Salmon is an excellent source of protein. But it also provides other micronutrients that are harder to get. Vitamin D, selenium and B vitamins, for example, are amply present. These all spell good news for your heart, joints, and mood, your ability to think clearly, and your eyes. They also help in preventing cancer.

The banana leafs – They are loaded with potent phytochemicals and antioxidants that fight disease.

Many thanks to Chef Mo for sharing his fabulous recipe and for helping me learn to appreciate the wonders of chili peppers.

Related

Something’s fishy… Two more great recipes for salmon, along with more facts about omega-3.

Where’s walnuts? Lots about the wonders of omega-3. Click on the related links for several great nut recipes and news about other kinds of nuts.

About these ads

12 Comments (+add yours?)

  1. Peri's Spice Ladle
    Mar 17, 2014 @ 13:00:55

    Nice Story! What a great idea to cook salmon in banana leaves, and of course, spicing it up is the way to go! Parsi cuisine has a popular fish ‘patra ni macchi’ made with cilantro chutney and fish steamed in banana leaves…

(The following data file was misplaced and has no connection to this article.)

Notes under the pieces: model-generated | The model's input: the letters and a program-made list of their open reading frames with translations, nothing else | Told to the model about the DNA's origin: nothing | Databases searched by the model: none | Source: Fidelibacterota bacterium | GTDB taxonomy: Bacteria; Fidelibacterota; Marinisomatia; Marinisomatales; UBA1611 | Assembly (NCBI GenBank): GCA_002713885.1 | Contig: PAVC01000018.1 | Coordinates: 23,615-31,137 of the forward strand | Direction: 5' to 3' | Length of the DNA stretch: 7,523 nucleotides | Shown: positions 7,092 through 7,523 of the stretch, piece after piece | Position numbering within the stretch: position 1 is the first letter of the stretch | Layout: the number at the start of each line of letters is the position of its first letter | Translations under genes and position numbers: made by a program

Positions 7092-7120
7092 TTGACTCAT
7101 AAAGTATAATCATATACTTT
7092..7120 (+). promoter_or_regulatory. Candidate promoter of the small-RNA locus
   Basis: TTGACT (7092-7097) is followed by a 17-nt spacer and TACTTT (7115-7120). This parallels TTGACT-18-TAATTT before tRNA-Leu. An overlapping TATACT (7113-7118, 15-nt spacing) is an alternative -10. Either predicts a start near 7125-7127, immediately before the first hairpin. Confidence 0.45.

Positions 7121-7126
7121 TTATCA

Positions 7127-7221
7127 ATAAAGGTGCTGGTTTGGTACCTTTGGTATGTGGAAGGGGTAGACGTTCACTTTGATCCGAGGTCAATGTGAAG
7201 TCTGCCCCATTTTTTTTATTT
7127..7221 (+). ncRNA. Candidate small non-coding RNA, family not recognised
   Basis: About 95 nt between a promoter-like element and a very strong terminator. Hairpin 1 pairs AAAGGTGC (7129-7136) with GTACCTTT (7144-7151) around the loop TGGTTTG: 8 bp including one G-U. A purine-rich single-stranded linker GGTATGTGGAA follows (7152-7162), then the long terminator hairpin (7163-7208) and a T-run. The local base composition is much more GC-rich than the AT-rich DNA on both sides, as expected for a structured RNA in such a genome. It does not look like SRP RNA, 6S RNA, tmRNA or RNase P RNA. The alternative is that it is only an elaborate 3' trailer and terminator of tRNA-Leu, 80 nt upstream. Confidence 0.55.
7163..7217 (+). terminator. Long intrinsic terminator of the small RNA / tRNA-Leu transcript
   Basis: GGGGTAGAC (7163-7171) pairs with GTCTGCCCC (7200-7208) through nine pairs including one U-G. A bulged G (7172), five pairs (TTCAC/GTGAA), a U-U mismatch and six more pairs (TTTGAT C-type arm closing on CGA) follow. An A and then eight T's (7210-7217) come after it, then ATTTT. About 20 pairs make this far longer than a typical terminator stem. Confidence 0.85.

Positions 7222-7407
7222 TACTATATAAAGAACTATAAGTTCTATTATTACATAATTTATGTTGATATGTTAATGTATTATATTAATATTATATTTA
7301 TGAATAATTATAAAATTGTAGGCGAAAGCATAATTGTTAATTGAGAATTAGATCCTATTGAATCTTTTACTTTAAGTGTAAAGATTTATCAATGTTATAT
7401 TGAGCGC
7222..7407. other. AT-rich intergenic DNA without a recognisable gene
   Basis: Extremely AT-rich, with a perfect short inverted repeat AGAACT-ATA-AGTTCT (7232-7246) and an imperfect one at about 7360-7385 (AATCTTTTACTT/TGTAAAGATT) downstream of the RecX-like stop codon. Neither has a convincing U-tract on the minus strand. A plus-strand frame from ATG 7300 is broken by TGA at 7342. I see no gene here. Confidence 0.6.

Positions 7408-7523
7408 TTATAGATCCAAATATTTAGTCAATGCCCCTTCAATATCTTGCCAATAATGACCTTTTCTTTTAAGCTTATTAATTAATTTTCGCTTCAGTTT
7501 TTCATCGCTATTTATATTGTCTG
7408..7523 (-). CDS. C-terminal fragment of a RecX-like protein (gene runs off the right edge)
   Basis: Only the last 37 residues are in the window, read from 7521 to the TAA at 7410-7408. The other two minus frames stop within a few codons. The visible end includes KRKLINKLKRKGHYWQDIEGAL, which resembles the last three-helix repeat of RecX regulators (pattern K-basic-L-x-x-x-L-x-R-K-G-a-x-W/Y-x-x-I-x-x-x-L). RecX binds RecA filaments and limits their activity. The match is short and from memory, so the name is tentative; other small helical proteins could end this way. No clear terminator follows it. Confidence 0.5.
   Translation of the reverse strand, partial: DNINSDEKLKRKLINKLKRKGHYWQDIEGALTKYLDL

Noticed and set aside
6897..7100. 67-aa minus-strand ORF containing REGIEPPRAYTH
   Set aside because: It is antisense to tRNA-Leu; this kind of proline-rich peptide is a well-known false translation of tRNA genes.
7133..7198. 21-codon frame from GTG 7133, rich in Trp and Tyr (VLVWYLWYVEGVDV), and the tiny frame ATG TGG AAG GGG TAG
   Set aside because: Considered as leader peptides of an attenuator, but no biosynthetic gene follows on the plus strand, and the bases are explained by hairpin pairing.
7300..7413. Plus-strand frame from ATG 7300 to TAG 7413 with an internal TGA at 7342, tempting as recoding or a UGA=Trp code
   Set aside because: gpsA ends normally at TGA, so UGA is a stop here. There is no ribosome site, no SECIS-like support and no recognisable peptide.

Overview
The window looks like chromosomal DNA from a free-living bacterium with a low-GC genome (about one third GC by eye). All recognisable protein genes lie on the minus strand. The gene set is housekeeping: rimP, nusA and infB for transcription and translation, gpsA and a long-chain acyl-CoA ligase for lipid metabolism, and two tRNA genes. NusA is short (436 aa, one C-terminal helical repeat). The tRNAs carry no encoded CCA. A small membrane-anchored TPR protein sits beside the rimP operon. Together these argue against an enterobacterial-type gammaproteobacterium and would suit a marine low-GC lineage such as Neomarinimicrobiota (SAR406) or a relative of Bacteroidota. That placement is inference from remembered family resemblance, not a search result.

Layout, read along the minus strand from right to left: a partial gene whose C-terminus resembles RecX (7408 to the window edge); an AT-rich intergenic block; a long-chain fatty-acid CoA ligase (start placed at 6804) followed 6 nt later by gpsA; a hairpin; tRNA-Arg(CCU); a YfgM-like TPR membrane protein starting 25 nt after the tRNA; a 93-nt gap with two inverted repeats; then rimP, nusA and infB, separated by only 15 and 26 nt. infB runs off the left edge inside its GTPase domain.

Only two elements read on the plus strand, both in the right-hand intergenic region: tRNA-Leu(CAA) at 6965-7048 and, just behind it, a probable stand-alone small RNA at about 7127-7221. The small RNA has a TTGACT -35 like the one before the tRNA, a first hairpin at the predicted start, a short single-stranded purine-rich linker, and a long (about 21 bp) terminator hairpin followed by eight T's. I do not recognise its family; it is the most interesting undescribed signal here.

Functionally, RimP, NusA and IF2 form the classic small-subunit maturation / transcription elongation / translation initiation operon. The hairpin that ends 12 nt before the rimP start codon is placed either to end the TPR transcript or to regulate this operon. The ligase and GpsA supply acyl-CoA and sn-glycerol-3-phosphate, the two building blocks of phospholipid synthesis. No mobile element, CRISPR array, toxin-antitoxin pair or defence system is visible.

Reply

  2. tummytales2013
    Mar 16, 2014 @ 13:42:55

    Wow… an intriguing salmon packet for each one. Love the use of banana leaves. Thanks for sharing.

    Reply

  3. Gena
    Mar 13, 2014 @ 15:03:13

    This looks awesome! I’m going to try it as soon as I can find the banana leaves!

    Reply

    • Vinny Grette
      Mar 13, 2014 @ 15:20:39

      I just googled banana leaves and the name of my town, Gena, and a few stores popped up. Turns out the leaves come frozen. In the package there was enough for 8 or 10 salmon packets. Make sure you scrub the leaves well (even twice…) then let them dry. I did this in the morning on the day salmon was for supper :)

      Reply

  4. Good For You Nutrition
    Mar 12, 2014 @ 17:01:50

    Fantastic! the recipe and the story :)

    Reply

What's cookin' with you?

Fill in your details below or click an icon to log in:

WordPress.com Logo

You are commenting using your WordPress.com account. Log Out / Change )

Twitter picture

You are commenting using your Twitter account. Log Out / Change )

Facebook photo

You are commenting using your Facebook account. Log Out / Change )

Google+ photo

You are commenting using your Google+ account. Log Out / Change )

Connecting to %s

Follow

Get every new post delivered to your Inbox.

Join 1,302 other followers

%d bloggers like this: